Perovskite Quantum Dots are a promising new class of light emitters. In this application note a complete photophysical characterisation, comprising of absorption spectra, photoluminescence spectra, photoluminescence lifetime, and quantum yield of two perovskite quantum dots is carried out using the versatile FS5 Spectrofluorometer.
Semiconductor quantum dots possess an array of attractive properties, including; high photoluminescence quantum yields (PLQY), solution processability and highly tuneable band gaps. These properties make quantum dots ideal for optoelectronic devices such as light emitting diodes and semiconductor lasers where they serve as emitters or in photodiodes and solar cells where they serve equally well as light absorbers. In addition, their light emission properties also make them a promising new class of fluorescent probe for biomedical fluorescence imaging to replace traditional organic small molecule probes.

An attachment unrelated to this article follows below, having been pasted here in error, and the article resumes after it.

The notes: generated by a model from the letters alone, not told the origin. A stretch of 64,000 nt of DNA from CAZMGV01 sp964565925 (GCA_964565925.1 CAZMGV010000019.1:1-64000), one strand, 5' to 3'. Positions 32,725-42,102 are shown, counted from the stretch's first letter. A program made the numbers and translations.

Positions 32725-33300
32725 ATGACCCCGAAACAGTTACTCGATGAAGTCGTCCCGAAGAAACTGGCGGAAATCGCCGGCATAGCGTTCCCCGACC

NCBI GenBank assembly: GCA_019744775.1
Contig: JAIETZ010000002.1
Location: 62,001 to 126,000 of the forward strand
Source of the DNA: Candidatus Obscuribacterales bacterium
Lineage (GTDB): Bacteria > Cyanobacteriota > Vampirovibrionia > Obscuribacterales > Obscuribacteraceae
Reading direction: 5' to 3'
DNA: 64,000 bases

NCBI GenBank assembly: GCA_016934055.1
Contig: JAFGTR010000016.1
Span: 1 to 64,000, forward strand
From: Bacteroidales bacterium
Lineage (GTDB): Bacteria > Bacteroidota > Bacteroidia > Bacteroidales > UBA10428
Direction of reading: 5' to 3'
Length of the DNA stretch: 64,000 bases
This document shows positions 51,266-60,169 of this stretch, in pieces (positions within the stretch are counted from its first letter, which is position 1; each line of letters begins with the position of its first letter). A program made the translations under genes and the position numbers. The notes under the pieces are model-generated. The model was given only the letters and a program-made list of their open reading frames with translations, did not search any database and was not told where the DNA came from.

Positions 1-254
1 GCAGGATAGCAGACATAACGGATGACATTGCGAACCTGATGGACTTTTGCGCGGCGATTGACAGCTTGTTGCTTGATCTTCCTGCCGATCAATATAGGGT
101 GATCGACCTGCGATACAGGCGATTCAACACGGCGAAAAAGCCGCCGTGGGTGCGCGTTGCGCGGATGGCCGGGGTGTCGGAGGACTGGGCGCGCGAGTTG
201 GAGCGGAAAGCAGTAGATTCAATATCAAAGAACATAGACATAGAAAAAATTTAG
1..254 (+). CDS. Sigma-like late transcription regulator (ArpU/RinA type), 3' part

The key attraction of quantum dots is the superb control available over their band gap due to quantum confinement. In a bulk semiconductor the number of atoms is very large and the overlap of this high number of atomic orbitals creates a continuum of closely spaced ‘molecular’ orbitals which form the valence and conduction bands. However, if the semiconductor is reduced to a nanoscale size the situation changes. There are fewer atomic orbitals overlapping and the valence and conduction bands are no longer continuous and are instead formed of discrete energy levels, and more importantly the band gap between the valence and conduction bands becomes wider which is known as quantum confinement (Figure 1). Nanoparticles that are small enough to have their band gap influenced by quantum confinement are known as quantum dots and by precisely controlling the size of the quantum dots during synthesis the photoluminescence emission and absorption wavelengths can be finely tuned, which is ideal for optoelectronic applications.